looks like there’s a circling root mass, doesn’t it?)

  2. We had big winds here in MA Sunday, and yesterday I got phone calls from three different clients who had had blowdowns. One tree was a youngish Norway maple volunteer, one was two stems of a huge 4-trunked Norway maple, and one was a 14″ caliper double-leadered hemlock. All the rooting conditions were fine. The hemlock split at its narrow crotch, about 15′ up. The little Norway maple is one of a group I’ve been trying to convince my client to replace with more appropriate trees; maybe the blowdown will help me with that argument. The big Norway was the most important blowdown; it was located on an ocean bluff in a place where its roots didn’t interfere with other roots, and the sunlight that now pours in will be a revelation (and maybe a shock) to the shade-loving garden behind it. Its replacement will also create shade, but with less volume (for now) and density.
    Yesterday I heard Dennis Ryan of UMass on the radio talking about the damage caused in MA by Sunday’s storms. He mentioned that municipal trees saw quite a few losses because in the last 20 or so years towns and cities have cut budgets for vegetation management. Utility companies have found that keeping vegetation on a 4-5 year pruning schedule helps to lessen the amount of damage caused by any one storm (though the erratic winds that came Sunday would test any tree, really, as they didn’t come from the direction of prevailing wind).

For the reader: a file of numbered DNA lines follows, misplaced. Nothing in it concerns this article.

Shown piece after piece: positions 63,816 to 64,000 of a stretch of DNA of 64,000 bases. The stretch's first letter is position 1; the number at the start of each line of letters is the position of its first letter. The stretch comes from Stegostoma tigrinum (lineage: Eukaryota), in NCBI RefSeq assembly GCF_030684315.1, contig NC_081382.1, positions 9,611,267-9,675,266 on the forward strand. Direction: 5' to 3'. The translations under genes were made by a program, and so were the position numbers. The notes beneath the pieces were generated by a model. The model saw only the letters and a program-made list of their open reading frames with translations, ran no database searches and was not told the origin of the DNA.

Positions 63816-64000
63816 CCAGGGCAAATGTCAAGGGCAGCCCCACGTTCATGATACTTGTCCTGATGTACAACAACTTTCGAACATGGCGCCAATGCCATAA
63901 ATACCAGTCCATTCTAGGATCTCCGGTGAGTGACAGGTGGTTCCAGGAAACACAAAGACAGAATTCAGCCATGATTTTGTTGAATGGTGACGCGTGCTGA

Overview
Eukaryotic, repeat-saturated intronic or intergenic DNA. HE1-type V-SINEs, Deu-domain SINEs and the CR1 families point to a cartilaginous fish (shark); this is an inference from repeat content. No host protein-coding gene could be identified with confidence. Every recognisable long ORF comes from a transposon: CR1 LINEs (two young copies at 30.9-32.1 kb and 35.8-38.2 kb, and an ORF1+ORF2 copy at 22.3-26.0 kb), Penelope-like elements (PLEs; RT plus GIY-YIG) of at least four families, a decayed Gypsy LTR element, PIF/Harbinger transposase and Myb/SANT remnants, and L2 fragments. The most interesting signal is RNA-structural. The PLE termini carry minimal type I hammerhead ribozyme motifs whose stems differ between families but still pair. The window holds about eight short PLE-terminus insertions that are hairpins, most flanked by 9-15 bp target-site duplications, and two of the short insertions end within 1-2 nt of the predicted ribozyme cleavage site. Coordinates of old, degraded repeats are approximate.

3. I’ve got a black walnut tree with a narrow crotch I worry about. It’s at least fifty years too late to correct it. When it does come off it won’t fall towards the house at least.

  4. After reading this post I did a little excavating around the base of a small Japanese maple (5 ft and 4 yrs since installation) in a new client’s garden today. I basically found the same root and planting depth situation as the maple in your photo, just in miniature. What to do? It’s unlikely that any extreme weather will impact it so definitely. The same is true of a small multi-trunked Magnolia (probably an M. stellata cross), with the further insult of one trunk likely to die in the next year or two because the elastic cord the ID tag was attached to wasn’t removed and has now been engulfed by the bark. I think it’s a bit late in the season to do anything significant about either of these trees but should I dig them up early next season and correct the roots and the planting depth? is it too late in general? or, because they both look healthy and are growing well, should I keep to the adage, “If it ain’t broke, don’t fix it?”

  5. Natasha, at ISA field days I’ve recommended digging up and replanting if trees/shrubs are planted too deeply and/or you can see circling/girdling roots. You can do this in the fall after the trees have gone dormant, unless you’re in a really cold area with sufficient summer moisture, in which case I know Bert would recommend doing this in the spring instead!